This study uses the average correlation approach of Pollet and Wilson (2010) and predicts the SMRs in the USA. The model is estimated using monthly data for a long time horizon, from July 1963 to December 2018, for the portfolios comprising 48 Fama-French industries. The model is extended to examine the effects of a longer lag structure of one-month to four-month lags and to control for the effects of a number of variables – average variance (AV), cyclically adjusted price-to-earnings ratio (CAPE), term spread (TS), default spread (DS), risk-free rate returns (R_f) and lagged excess market returns (R_s).

Findings

The study finds that the two-month lagged average correlation of returns on individual industry portfolios, used individually and collectively with financial predictors and economic factors, predicts excess returns on the stock market in an effective manner.

Research limitations/implications

The methodology and results are of interest to academics as they could further explore the use of average correlation to improve the predictive powers of their models.

Practical implications

Market practitioners could include the average correlation in their asset pricing models to improve the predictions for the future trend in stock market returns. Investors could consider including average correlation in their forecasting models, along with the traditional financial ratios and economic indicators. They could adjust their expected returns to a lower level when the average correlation increases during a recession.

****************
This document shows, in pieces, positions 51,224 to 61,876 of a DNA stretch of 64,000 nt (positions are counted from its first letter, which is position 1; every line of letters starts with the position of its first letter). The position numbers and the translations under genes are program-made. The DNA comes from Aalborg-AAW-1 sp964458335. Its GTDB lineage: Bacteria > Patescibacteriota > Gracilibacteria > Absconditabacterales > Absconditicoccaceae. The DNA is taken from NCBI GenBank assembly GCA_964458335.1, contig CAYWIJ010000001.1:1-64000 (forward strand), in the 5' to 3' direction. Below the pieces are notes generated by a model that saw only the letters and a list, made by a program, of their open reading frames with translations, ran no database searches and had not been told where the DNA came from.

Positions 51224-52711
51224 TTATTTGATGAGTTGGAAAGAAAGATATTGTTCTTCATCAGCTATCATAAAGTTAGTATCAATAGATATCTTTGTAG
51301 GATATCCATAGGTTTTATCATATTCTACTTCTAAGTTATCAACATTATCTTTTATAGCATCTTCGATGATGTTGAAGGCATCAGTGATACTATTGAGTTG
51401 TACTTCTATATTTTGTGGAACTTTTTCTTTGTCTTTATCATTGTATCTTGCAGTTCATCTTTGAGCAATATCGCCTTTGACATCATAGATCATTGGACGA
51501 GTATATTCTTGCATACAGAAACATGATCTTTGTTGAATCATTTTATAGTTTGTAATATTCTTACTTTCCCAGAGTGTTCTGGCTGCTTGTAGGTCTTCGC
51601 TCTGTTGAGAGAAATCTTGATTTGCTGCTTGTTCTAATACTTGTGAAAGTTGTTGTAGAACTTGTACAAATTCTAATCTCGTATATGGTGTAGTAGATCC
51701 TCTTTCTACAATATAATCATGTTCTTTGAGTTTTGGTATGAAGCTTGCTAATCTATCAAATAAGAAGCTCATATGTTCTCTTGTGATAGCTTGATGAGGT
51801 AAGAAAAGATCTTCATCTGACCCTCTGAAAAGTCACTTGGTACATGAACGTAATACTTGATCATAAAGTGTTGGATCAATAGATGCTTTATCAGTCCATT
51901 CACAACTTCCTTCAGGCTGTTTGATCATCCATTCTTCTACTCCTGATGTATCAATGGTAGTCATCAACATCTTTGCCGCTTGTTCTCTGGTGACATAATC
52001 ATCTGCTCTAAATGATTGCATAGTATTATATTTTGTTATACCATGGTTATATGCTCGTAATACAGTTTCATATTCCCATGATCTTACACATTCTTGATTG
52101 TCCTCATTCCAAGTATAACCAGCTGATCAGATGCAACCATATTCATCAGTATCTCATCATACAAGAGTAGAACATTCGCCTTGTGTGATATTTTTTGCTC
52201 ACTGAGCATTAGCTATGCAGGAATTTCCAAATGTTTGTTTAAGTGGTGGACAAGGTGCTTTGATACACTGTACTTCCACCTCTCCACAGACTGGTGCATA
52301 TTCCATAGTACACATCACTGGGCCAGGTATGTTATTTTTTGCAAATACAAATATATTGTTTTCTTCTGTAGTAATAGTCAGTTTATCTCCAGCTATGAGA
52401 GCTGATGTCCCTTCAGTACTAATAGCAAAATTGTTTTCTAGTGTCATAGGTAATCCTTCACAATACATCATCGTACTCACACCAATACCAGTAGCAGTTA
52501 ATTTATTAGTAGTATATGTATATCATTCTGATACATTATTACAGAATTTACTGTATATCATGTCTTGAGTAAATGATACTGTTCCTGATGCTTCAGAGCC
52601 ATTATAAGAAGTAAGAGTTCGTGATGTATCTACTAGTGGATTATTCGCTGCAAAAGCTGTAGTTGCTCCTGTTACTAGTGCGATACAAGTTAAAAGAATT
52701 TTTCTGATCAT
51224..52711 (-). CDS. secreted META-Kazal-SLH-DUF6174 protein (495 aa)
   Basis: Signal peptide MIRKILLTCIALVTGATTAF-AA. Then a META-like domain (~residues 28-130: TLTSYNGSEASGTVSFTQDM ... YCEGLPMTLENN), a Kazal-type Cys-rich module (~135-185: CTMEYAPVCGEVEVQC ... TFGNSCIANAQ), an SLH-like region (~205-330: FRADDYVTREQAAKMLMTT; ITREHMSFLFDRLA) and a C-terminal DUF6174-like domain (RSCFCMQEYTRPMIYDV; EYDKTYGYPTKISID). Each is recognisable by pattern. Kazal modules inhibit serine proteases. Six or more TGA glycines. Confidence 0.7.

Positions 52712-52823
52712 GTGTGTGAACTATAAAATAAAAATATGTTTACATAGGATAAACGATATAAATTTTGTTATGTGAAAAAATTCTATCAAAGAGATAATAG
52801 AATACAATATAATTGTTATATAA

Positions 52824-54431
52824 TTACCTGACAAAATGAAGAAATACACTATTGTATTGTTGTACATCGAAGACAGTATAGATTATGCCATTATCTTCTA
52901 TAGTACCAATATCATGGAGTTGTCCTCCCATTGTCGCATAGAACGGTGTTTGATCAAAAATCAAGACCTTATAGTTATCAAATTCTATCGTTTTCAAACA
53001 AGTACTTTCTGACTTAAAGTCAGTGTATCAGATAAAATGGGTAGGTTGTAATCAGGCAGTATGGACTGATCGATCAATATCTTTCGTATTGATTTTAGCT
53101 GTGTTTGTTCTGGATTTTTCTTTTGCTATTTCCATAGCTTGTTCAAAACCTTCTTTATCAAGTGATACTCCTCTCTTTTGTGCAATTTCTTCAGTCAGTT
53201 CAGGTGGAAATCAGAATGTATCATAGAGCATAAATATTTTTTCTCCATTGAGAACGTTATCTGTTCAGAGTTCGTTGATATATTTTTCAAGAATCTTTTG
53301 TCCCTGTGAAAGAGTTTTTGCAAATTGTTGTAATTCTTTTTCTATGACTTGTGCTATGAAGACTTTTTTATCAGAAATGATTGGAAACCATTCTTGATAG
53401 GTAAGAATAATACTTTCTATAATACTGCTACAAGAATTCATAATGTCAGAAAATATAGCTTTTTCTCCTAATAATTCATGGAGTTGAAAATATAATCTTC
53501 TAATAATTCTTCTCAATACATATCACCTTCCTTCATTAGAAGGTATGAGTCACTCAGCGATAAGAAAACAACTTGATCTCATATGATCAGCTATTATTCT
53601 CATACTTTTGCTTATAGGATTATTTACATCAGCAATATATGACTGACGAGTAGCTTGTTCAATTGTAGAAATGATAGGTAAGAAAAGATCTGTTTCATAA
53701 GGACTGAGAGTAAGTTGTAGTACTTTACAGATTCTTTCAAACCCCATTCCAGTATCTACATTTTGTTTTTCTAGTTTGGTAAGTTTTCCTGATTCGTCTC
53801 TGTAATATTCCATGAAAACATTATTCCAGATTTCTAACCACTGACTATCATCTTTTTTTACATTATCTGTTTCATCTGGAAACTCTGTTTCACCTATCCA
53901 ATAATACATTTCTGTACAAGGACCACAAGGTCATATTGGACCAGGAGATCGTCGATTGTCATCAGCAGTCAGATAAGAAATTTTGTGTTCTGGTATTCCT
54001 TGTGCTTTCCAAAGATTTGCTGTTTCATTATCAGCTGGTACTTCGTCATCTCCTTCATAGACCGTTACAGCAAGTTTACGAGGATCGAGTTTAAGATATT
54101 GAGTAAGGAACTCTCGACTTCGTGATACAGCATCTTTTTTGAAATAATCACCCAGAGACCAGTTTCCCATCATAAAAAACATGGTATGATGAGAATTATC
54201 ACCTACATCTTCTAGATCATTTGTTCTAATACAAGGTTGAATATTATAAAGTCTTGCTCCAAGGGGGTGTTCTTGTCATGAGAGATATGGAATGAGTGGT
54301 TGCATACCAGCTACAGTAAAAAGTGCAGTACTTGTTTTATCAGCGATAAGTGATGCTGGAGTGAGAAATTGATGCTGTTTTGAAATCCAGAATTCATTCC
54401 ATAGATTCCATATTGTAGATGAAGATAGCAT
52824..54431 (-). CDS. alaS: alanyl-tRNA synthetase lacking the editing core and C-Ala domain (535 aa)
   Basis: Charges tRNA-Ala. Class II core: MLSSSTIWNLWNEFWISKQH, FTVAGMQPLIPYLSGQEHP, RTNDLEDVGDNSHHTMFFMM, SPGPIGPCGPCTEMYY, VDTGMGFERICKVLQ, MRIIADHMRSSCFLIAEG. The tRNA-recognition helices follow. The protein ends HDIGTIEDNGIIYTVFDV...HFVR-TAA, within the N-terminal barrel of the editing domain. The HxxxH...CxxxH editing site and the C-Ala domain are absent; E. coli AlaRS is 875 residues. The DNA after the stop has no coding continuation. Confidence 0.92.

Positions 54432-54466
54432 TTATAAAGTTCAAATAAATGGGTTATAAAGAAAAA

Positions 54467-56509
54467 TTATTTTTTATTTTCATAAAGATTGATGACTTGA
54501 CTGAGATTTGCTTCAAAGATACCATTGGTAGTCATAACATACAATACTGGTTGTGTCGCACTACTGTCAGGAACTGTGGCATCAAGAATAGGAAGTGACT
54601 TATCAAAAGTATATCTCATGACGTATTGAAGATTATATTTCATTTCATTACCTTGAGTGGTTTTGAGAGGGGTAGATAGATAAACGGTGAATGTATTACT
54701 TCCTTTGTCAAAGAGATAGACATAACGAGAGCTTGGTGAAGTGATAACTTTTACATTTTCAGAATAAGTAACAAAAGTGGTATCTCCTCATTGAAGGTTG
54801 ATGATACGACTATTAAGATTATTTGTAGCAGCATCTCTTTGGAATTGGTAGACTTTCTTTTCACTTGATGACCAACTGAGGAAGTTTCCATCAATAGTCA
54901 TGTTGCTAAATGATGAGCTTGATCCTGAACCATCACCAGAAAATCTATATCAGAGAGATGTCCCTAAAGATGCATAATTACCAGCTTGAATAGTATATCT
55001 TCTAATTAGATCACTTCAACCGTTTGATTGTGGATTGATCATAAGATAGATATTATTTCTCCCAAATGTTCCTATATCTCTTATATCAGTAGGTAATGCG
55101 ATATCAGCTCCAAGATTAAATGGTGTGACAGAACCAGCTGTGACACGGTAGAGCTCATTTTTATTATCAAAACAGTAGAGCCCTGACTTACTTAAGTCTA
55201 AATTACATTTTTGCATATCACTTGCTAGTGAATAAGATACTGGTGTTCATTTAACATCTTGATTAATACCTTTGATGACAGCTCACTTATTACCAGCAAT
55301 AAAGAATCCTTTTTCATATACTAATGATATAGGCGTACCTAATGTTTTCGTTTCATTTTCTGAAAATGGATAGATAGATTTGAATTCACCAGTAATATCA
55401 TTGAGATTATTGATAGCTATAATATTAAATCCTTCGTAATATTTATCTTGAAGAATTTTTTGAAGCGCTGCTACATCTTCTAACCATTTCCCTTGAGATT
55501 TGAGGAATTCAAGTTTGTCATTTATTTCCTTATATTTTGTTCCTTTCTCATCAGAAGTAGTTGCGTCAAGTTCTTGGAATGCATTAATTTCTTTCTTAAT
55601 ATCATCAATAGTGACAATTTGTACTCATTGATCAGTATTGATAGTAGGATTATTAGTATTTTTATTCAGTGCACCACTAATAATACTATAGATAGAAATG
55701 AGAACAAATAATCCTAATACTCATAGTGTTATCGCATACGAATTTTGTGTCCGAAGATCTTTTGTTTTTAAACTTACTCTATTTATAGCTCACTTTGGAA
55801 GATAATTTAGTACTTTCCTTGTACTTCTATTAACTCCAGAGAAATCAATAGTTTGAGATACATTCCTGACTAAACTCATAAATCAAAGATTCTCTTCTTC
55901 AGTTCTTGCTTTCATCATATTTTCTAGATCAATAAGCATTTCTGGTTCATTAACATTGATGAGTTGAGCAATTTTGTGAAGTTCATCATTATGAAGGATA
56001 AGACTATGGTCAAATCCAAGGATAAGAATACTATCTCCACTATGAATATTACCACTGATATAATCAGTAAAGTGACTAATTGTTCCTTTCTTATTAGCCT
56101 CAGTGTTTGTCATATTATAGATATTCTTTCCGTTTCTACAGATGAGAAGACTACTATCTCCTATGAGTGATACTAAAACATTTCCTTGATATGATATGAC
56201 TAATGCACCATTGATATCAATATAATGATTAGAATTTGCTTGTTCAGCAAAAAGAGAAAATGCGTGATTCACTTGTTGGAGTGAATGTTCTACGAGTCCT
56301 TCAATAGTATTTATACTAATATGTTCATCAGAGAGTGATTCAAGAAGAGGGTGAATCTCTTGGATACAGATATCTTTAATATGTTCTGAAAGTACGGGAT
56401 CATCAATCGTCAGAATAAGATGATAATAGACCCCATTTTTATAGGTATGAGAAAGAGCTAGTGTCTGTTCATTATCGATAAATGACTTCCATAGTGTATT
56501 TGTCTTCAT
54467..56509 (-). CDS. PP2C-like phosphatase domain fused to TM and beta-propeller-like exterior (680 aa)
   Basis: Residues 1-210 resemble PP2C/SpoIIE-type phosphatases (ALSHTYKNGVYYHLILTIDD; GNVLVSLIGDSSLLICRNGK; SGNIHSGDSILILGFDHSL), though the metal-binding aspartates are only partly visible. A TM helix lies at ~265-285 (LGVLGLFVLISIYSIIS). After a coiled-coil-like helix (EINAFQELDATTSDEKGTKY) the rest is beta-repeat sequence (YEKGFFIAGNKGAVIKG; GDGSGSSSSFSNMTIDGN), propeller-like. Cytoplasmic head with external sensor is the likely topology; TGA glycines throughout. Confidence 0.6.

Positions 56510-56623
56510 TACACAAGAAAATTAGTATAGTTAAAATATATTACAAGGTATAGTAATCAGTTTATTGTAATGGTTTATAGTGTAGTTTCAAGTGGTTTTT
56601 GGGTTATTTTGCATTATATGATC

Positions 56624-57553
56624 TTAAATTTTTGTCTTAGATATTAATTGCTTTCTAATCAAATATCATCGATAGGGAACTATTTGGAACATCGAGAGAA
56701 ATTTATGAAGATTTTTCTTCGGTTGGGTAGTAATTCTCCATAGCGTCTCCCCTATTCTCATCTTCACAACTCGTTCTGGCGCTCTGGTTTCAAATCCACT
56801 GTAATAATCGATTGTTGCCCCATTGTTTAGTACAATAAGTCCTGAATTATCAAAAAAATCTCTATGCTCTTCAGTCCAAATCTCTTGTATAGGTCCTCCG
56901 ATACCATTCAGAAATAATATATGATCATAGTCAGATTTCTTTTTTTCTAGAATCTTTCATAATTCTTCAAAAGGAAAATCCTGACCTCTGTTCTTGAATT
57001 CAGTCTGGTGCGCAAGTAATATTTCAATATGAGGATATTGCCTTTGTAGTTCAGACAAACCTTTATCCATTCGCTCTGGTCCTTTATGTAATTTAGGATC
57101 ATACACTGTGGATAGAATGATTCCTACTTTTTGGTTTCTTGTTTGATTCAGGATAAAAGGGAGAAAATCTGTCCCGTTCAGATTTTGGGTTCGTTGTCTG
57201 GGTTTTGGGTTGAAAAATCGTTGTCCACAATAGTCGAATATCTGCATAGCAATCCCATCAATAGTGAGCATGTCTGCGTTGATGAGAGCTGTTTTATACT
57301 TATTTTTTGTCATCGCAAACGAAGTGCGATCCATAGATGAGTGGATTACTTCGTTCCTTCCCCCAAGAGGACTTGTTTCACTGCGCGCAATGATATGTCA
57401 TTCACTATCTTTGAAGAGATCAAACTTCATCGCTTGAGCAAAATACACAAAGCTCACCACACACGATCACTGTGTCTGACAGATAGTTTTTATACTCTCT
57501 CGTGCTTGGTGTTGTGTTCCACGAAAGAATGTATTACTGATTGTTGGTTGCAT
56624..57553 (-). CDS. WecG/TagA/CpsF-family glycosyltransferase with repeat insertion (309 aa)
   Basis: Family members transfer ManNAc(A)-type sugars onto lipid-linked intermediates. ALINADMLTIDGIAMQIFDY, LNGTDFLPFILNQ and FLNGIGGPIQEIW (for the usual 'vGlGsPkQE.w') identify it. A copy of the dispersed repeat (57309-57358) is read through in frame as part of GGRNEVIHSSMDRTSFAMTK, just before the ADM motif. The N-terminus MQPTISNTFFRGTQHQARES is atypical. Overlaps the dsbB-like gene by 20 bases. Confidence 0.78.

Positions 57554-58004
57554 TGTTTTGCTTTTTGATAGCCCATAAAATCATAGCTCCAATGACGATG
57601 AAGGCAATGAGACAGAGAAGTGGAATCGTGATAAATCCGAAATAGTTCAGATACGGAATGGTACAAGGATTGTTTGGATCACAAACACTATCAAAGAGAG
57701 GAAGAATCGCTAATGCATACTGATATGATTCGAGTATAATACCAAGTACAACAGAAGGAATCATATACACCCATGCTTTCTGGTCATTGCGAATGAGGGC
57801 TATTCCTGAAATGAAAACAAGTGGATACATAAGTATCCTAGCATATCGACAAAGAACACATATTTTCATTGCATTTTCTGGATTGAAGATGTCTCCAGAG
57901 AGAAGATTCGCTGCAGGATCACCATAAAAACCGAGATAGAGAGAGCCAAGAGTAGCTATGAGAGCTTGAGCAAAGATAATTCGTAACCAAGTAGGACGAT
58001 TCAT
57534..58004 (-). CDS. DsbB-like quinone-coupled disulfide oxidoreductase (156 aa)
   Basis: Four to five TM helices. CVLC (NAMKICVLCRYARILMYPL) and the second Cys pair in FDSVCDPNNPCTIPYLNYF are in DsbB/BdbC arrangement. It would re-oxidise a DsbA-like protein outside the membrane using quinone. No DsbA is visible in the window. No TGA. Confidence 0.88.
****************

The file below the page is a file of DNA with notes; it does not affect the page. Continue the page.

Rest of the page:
Social implications

The finding that recession periods have effects on the SMRs would be useful for the policymakers. The understanding of the co-movement of returns on industry portfolios during a recession would be useful for the formulation of policies aimed at ensuring the stability of the financial markets.

Originality/value

The study contributes to the literature on three counts. First, the study uses industry portfolio returns – as compared to individual stock returns used in Pollet and Wilson (2010) – in constructing average correlation. When stock market becomes more volatile on returns, the individual stocks are more diverse on their performance; the comovement between individual stock returns might be dominated by the idiosyncratic component, which may not have any implications for future SMRs. Using the industry portfolio returns can potentially reduce such an effect by a large extent, and thus, can provide more reliable estimates. Second, the effects of business cycles could be better identified in a long sample period and through several sub-sample tests. This study uses a data set, which spans the period from July 1963 to December 2018. This long sample period covers multiple phases of business cycles. The daily data are used to compute the monthly and equally-weighted average correlation of returns on 48 Fama-French industry portfolios. Third, previous studies have often ignored the use of investors’ sentiments in their prediction models, while investors’ irrational decisions could have an important impact on expected returns (Huang et al., 2015). This study extends the analysis and incorporates investors’ sentiments in the model.

Details

Accounting Research Journal, vol. 33 no. 2
Type: Research Article
ISSN: 1030-9616